Cheryl W. Thompson

ReporterWashington, D.C.

Latest

Ten years after Jonathan Luna’s body was found far from his Baltimore home, his death remains unsolved.

  • Dec 12, 2013

More than 145 complaints, some alleging deception, have been filed against alternative power suppliers.

  • Jul 11, 2013

More than $1.5 million flowed between Arl Williams and Clarence Brown, their families and their friends.

  • May 21, 2013

Obama addresses Ohio State graduates, implores them to work for change; cites Bush in speech.

  • May 5, 2013

Former reporter and editor Gracie Lawson-Borders to start July 1, looking forward to digital future.

  • Apr 29, 2013

Files show a friend of an ex-vice president’s hired the official’s wife and daughter and paid them.

  • Jan 15, 2013

Data show children killed by guns are usually shot by someone they know, and deaths at school are rare.

  • Dec 23, 2012

Agency president says he recommended pay increases for “parity and retention.”

  • Dec 18, 2012

Dozens of relatives of MWAA staff, board members have secured jobs, some in violation of the ethics code.

  • Dec 8, 2012

Dozens of relatives of MWAA staff, board members have secured jobs, some in violation of the ethics code.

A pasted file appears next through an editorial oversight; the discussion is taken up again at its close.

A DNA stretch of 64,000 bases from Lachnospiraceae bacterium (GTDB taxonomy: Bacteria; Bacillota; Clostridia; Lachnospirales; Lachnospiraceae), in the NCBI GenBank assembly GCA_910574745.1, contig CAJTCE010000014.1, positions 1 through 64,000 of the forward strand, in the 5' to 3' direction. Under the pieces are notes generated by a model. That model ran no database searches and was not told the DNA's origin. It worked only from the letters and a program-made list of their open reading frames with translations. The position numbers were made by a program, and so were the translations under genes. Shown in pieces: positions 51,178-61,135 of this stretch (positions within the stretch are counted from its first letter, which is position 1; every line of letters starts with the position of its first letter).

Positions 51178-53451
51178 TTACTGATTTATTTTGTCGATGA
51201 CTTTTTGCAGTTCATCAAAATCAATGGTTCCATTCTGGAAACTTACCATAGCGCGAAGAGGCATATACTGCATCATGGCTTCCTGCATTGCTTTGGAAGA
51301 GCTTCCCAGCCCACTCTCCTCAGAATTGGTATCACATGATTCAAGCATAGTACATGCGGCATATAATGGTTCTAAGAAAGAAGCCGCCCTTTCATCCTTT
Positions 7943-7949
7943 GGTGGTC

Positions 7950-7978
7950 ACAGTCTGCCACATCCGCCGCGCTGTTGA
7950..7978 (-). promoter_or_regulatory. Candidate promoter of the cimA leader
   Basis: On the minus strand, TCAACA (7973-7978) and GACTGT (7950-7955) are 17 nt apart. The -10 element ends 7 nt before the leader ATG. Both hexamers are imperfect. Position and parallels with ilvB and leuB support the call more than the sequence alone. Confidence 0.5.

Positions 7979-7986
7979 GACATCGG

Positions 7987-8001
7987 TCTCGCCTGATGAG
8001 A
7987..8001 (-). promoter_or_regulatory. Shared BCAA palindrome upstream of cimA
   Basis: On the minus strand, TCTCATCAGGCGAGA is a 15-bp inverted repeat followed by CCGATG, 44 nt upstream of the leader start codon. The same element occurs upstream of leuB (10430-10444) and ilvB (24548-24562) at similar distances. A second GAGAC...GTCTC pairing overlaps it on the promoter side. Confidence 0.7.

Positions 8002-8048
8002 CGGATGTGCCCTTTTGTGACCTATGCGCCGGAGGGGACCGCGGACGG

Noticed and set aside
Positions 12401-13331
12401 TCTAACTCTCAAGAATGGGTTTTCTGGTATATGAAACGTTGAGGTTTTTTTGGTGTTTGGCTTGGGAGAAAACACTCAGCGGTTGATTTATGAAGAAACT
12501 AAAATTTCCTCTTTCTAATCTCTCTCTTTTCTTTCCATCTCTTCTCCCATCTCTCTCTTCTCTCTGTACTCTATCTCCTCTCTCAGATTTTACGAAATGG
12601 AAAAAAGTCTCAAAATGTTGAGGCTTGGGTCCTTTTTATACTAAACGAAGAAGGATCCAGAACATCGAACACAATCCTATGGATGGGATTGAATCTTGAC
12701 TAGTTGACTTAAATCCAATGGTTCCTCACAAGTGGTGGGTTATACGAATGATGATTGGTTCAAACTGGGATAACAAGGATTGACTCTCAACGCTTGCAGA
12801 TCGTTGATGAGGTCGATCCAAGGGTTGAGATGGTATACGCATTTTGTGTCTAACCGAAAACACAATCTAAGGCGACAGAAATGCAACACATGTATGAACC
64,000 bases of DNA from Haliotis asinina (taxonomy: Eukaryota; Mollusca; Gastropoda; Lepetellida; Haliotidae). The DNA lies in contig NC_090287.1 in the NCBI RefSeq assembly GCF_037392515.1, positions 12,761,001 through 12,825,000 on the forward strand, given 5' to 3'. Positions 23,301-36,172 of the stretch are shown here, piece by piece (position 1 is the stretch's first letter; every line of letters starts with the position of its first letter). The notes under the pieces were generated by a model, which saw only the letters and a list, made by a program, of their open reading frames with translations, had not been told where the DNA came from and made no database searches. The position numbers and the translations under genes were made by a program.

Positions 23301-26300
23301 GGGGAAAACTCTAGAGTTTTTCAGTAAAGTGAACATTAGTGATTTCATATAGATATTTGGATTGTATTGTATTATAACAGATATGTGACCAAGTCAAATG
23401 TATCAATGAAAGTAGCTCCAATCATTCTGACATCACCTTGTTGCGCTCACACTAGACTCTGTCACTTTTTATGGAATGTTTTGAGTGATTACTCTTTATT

• Dec 8, 2012
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About
Cheryl W. Thompson, an investigative reporter, came to The Post in 1997 and has written extensively about immigration, government and crime, including a two-part series on the tracing of guns used to kill police officers, which won several honors, including an Emmy award in 2011.

She also has reported on a Prince George’s County, MD official who awarded millions of dollars in contracts to his friends, who did little or no work. The stories prompted investigations, which ended with an indictment of the official and several others. The official, who pleaded guilty, was sentenced in 2011 to seven years in federal prison.

Cheryl also served as a White House correspondent during the Obama administration.

Her other work includes a three-part series on the lack of oversight of physicians by state medical boards, and a four-part series that she co-authored on D.C. police homicide investigations. The series prompted city leaders to overhaul homicide investigations and led to the creation of a criminal investigator’s training academy. She also was part of the reporting team that won the 2002 Pulitzer Prize for national reporting.

A Chicago native, Cheryl has a bachelor’s degree in speech communication and a master’s degree in journalism from the University of Illinois at Urbana-Champaign. She has served as an adjunct professor at Georgetown and Howard universities.
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